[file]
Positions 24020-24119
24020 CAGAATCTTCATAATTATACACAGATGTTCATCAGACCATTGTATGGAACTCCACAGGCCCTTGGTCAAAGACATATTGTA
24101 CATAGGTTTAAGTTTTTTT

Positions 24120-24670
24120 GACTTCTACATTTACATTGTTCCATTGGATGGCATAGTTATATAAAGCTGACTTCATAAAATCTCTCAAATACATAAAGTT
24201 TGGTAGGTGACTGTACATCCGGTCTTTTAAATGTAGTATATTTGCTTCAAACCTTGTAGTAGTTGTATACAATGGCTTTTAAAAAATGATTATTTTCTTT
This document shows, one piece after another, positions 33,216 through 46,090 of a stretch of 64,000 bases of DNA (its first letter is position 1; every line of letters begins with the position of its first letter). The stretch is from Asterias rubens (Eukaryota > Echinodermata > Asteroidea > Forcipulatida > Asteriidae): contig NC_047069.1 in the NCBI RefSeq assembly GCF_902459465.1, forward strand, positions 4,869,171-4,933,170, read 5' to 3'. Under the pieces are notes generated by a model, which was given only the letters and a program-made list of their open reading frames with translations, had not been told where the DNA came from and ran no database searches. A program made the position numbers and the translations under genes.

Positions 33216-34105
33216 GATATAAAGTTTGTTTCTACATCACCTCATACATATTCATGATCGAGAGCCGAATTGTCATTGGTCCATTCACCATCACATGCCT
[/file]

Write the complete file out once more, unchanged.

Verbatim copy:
Positions 24020-24119
24020 CAGAATCTTCATAATTATACACAGATGTTCATCAGACCATTGTATGGAACTCCACAGGCCCTTGGTCAAAGACATATTGTA
24101 CATAGGTTTAAGTTTTTTT

Positions 24120-24670
24120 GACTTCTACATTTACATTGTTCCATTGGATGGCATAGTTATATAAAGCTGACTTCATAAAATCTCTCAAATACATAAAGTT
24201 TGGTAGGTGACTGTACATCCGGTCTTTTAAATGTAGTATATTTGCTTCAAACCTTGTAGTAGTTGTATACAATGGCTTTTAAAAAATGATTATTTTCTTT
This document shows, one piece after another, positions 33,216 through 46,090 of a stretch of 64,000 bases of DNA (its first letter is position 1; every line of letters begins with the position of its first letter). The stretch is from Asterias rubens (Eukaryota > Echinodermata > Asteroidea > Forcipulatida > Asteriidae): contig NC_047069.1 in the NCBI RefSeq assembly GCF_902459465.1, forward strand, positions 4,869,171-4,933,170, read 5' to 3'. Under the pieces are notes generated by a model, which was given only the letters and a program-made list of their open reading frames with translations, had not been told where the DNA came from and ran no database searches. A program made the position numbers and the translations under genes.

Positions 33216-34105
33216 GATATAAAGTTTGTTTCTACATCACCTCATACATATTCATGATCGAGAGCCGAATTGTCATTGGTCCATTCACCATCACATGCCT